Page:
*Photo credit: The Kansas City Star
Life for KU basketball forward Jamari Traylor looks a whole lot different today than it did when he was 15-years-old according to ESPN. Traylor grew up in Chicago, Illinois and lived with his parents and younger brother. His father had two previous convictions on his record which made it difficult to find a well-paying job, so he turned to selling drugs in order to provide for his family. When he got his third conviction in 2008, Traylor’s father received a life sentence.
The news was hard for Traylor to handle since he had a close relationship with his father. His mother, Theresa Golson, began to see major changes in his attitude and behavior. Traylor started cutting class, getting in fights, shuffling in and out of juvenile detention centers, being disrespectful at home and picking on his younger brother. Things got worse when Golson was laid off from her job as a licensed plumber.
One winter night in 2008, Golson had had enough of Traylor’s refusal to obey instructions. She had asked her son to leave many times before, but this night, she asked him to leave for good. She changed the locks and told Traylor’s friends not to let him stay with them. She wanted her son to value his home. Traylor was homeless, and he found himself sleeping in abandoned cars and buildings and stealing food from gas stations to survive. He dropped out of high school and began to think that no one cared about him.
Traylor later enrolled at Fenger High School in Chicago where basketball coach Loren Jackson changed his life. Traylor had never played organized basketball before, but Jackson liked the new sophomore and believed he had potential. Traylor followed Jackson’s transfer to Julian High School and students began noticing his talent. Traylor’s name began appearing on Chicago basketball websites and in local newspapers. Jackson worked to keep Traylor grounded, making sure he went to class and raised his grades. His attitude improved and Traylor was able to mend his relationship with mother who had found new employment. She began attending her son’s games wearing his jersey.
“Jamari just needed someone to show him that they cared, to show him how to be a man,” Jackson says. “His mom allowed me to be a surrogate father for him. If we needed to stay up until 4 a.m. to finish a paper, we stayed up until 4 a.m. I kept trying to explain to him that this gift he had could change his life, his family’s life.”
When Jackson was hired to coach at IMG Academy, Traylor joined him in Bradenton, Florida. Soon scholarships started rolling in as Traylor’s skills developed. Jackson had been close friends with University of Kansas Men’s Basketball Head Coach Bill Self for years and convinced him to check out the 6-foot-7 forward. Self liked what he saw and invited Traylor to visit the KU campus and meet with other players. After securing a 21 on the ACT, Traylor was officially going to college on a basketball scholarship.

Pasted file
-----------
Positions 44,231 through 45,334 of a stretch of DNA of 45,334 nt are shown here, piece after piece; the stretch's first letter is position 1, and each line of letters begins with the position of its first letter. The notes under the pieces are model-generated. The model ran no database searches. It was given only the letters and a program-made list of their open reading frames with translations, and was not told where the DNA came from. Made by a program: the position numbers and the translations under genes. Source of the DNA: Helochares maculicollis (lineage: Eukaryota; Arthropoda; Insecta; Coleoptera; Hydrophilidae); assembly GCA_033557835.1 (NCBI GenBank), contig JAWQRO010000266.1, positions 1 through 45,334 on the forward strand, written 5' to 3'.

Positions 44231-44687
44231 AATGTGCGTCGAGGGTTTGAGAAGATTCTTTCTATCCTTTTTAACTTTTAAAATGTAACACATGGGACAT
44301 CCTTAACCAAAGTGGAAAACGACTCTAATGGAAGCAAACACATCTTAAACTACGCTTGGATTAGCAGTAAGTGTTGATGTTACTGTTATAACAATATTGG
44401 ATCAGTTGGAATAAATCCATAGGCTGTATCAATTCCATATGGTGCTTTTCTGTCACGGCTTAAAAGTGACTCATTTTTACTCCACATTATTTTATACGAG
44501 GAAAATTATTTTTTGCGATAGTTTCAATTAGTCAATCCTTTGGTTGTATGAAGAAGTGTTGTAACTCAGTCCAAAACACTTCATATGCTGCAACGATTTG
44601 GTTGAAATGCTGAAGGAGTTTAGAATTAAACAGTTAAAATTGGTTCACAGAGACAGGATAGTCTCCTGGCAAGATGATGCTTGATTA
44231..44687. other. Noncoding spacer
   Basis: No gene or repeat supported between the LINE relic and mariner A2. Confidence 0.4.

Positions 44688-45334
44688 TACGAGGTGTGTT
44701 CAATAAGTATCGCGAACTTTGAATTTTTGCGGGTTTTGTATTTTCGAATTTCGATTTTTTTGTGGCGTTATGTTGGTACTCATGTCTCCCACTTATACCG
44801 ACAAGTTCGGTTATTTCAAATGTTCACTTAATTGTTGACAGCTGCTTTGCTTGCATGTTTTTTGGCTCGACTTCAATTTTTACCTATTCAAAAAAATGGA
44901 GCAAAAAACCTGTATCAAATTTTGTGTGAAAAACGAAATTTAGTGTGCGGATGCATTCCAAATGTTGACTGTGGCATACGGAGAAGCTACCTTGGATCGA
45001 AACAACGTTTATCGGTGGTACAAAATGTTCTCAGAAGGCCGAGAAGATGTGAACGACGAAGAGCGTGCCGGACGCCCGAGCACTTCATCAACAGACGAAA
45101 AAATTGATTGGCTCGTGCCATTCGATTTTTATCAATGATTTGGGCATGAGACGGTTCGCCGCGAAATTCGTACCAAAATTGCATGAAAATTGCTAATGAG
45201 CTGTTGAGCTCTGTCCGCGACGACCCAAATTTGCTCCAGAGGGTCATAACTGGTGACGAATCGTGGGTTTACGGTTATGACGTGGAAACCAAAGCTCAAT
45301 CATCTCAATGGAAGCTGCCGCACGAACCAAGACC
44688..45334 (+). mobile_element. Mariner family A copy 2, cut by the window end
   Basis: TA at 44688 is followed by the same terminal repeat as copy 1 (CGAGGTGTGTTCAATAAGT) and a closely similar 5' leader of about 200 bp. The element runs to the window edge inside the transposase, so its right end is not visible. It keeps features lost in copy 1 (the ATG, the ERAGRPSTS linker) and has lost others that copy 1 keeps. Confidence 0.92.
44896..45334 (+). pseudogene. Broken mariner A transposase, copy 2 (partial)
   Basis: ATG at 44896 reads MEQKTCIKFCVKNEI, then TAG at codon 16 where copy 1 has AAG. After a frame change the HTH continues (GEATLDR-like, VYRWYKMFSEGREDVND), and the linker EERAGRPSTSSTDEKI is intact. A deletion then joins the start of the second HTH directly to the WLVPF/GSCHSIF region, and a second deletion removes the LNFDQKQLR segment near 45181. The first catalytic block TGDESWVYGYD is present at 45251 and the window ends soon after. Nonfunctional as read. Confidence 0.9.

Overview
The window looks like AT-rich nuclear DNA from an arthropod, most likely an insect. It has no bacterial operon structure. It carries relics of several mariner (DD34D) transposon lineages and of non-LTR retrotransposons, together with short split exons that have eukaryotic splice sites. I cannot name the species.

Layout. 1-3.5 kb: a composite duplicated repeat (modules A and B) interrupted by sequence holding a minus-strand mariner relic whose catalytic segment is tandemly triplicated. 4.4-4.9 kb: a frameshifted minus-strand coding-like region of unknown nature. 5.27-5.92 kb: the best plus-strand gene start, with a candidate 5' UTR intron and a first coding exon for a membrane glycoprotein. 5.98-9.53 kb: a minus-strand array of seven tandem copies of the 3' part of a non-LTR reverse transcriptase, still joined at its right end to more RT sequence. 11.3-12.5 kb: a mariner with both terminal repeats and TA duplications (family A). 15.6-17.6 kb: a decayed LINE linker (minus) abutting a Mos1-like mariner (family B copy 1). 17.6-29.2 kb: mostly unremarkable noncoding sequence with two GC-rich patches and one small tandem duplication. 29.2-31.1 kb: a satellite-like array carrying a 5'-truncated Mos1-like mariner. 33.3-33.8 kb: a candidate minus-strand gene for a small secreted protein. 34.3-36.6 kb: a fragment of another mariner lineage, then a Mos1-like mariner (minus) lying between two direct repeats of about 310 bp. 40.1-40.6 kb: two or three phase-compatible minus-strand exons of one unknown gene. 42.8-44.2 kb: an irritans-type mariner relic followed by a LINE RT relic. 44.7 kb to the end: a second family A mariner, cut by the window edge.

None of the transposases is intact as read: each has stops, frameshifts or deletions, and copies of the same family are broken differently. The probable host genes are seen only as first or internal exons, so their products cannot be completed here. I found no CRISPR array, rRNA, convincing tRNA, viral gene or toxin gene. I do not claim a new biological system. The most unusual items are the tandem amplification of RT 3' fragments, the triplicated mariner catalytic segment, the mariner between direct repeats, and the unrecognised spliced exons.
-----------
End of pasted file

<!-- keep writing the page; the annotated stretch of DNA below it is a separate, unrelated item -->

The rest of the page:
“I’ll never forget what Loren Jackson did for me,” Traylor says. “If it wasn’t for him, who knows what I’d be doing right now.”
Today, Traylor has an enormous support group of players, fans and coaching staff. His relationship with his mother is better than ever. Traylor’s father is in a federal prison in Terre Haute, Indiana, but he watches the games on tv and the two talk regularly over the phone. Sometimes Traylor thinks back to the cold nights where he had to sleep in an abandoned car and steal food to survive, but Coach Self reminds him that his life will never be as bad as how it was.
“Coach is right,” he says. “Being here is completely different. I don’t have to worry about having a roof over my head. I don’t have to worry about food. I don’t have to worry about anyone doing anything crazy to me. People here care about me. They really care.”
Traylor shared his story and thanked the people who cared about him on senior day in March 2016 after playing his final game at Allen Fieldhouse. Coach Self was moved to tears by the speech, even calling Traylor’s journey from homeless teen to college graduate “maybe the greatest story we’ve ever had here.”
In addition to the players he coaches, Self assists in the lives of youth through his foundation and is on the Executive Board of Directors for KVC Health Systems. Each June, KVC teams up with local celebrities and Coach Self on behalf of children in foster care at the KVC Hero Luncheon. The event draws more than 500 people together for a fun, engaging and inspiring lunch with some of Kansas City’s most recognized celebrities. The luncheon highlights KVC Everyday Heroes; monthly giving partners who make a tremendous difference in the lives of children by meeting essential medical, psychological and educational needs. Learn more, purchase tickets or view sponsorship opportunities at www.kvc.org/heroluncheon.